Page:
bee life cycle

What do you think of when you think about honeybees? Maybe a creature buzzing around collecting nectar, making honey and being a bit of a nuisance during your summer BBQ? While this might be an accurate perception of the honeybee, it does not do the honeybee justice. In reality, honeybees play a critical role in our ecosystem. As one of the primary pollinators in the world, their work keeps flowers and crops thriving and our dinner plates full of the delicious, healthy foods we love.

But for such a small creature who lives a relatively short lifespan, the lifecycle of the honeybee is fascinating. Today we are going to dive into the hive to learn more about the development of honeybees from eggs to adults. We will also explore the life expectancies of the different types of bees inside the hive. Let’s dive in!

The Life Cycle of the Honeybee

First, we will go through the basic stages of a bee’s life, starting with the egg stage and ending with the adult stage.

Eggs

The queen has two primary jobs throughout her life: mating and laying eggs. After she has mated, she will spend her days laying eggs – about 2,000 per day for her entire life. The eggs she produces can be male or female, depending on whether or not she has fertilized the egg. The non-fertilized eggs will become male, drone bees; the fertilized eggs will become female, worker bees (and maybe even a queen!) The queen will lay the eggs in the hive cells where they will be prepared for the next stage of life: larvae.

Larvae

All larvae are fed royal jelly for the first three days of their lives. After three days, the workers and drones stop eating royal jelly. Bees that are destined to become the queen, however, will continue to feast on royal jelly. During this phase, adult worker bees will cap the hive cells with beeswax to allow the larvae to continue to develop to the next stage: pupae.

Pupae

This is where the real development of the bee begins. While cozied up inside the cell, the bees begin to take on the appearance of the bees we are accustomed to seeing. They begin to develop hair and other bodily features such as wings and legs.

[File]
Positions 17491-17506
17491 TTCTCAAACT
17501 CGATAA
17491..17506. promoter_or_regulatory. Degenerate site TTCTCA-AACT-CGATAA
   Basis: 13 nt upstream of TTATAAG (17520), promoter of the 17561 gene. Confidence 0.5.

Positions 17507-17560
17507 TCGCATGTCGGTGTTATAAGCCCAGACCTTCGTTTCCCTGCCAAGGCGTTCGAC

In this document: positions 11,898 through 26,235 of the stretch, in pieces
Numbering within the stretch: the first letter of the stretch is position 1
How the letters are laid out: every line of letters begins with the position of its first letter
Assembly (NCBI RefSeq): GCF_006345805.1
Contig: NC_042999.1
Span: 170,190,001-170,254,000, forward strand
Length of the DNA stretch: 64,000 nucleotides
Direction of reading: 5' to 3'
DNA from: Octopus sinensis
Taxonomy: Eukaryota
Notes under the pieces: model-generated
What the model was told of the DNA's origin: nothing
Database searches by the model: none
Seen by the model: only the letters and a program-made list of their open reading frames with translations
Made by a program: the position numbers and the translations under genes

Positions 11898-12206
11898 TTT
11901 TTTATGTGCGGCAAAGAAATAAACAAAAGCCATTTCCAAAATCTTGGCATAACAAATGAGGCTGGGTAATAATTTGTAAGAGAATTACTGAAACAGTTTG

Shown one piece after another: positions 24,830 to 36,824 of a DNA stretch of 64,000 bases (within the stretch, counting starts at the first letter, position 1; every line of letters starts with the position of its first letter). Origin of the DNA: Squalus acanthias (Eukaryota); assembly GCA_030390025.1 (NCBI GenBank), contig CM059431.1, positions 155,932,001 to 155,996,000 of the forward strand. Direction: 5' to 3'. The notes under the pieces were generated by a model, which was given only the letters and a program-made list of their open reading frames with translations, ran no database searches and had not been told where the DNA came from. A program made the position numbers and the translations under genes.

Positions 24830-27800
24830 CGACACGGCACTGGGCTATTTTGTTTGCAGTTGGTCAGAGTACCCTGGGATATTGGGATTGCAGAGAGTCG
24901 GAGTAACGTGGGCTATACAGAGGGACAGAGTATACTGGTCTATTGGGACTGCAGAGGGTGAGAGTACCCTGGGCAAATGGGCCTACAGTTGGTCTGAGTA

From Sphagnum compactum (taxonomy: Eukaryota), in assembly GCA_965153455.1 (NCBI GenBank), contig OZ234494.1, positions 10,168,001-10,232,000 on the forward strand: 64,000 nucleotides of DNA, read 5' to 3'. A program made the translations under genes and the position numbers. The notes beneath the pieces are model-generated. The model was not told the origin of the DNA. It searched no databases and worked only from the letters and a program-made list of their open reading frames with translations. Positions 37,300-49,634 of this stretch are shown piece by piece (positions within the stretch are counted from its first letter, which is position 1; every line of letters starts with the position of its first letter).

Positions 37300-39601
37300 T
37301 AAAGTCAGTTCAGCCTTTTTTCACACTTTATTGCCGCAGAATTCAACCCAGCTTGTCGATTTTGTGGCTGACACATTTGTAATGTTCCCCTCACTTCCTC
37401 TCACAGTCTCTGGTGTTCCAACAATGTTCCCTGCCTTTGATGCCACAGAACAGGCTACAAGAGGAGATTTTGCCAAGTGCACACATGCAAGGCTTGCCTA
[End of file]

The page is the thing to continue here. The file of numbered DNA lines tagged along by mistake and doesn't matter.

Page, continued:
Adult

When the bee is ready to emerge in its adult form, it will escape the cell and join the rest of the colony. Depending on the type of honeybee, they will emerge at different times and begin doing different jobs. Let’s explore the average length of time it takes for each type of bee to develop from egg to adult:

Development Time from Egg to Adult

Queen: about 16 days (3 days in the egg phase, 5-6 days in the larva stage, 8 days in the pupa stage)

Worker: about 21 days (3 days in the egg phase, 6 days in the larva stage, 12 days in the pupa stage)

Drone: about 24 days (3 days in the egg phase, 6-9 days in the larva stage, 14 days in the pupa stage)

In this post, we won’t go into the roles of the queen, worker and drone. However, it’s essential to know that each bee has a particular job to do from the moment they become an adult. The type of work they do can impact their life expectancies. For example, the life span of a worker bee can vary depending on the season. They are also more likely to encounter predators (like humans!) while foraging, which can significantly decrease their life expectancies.

The Life Expectancy of Honeybees

The Queen

Two factors contribute to the viability of the queen: the overall strength of the hive and the queen’s ability to produce eggs. In the winter, the queen relies on the worker bees to huddle around her and keep her warm. If the worker bees are unable to survive the winter, the queen will be unable to make it through the cold months.

As we mentioned earlier, one of the primary roles of the queen is to produce eggs. You might think she has it pretty easy; however, the colony has a close eye on her. If they see that she is producing fewer eggs, she will be replaced! Queens live an average of 3 to 4 years, but can live up to 7 years.

The Worker

The life expectancy of the worker bee depends largely on when they were born. Bees that are born during the “busy season” from late spring to early fall will live approximately six weeks. They have a short lifespan because they will be working hard during the summer and early fall months as foragers, nurses and housekeepers, among other things.

Worker bees that are born after the busy season still have an important job to do, but one that is not nearly as strenuous of the “busy season” bees. Their primary responsibility is to ensure the care, comfort and protection of the queen during the cold winter months. These worker bees may live between 4 and 5 months.

The Drones

The drones have a fairly sad story. Their primary job is to mate with the queen. And as soon as they do, they die! For those who have not mated with the queen and have made it until the winter, their fate is no better. Drones don’t contribute much to the hive. They do not forage nectar or pollen, and they do not assist in making honey. Instead, they eat! Because of this, the drones are ejected from the hive in the winter when hive resources are too valuable to waste. For a drone that does not die from mating or die from eviction from the hive, he will live between 5 and 7 weeks.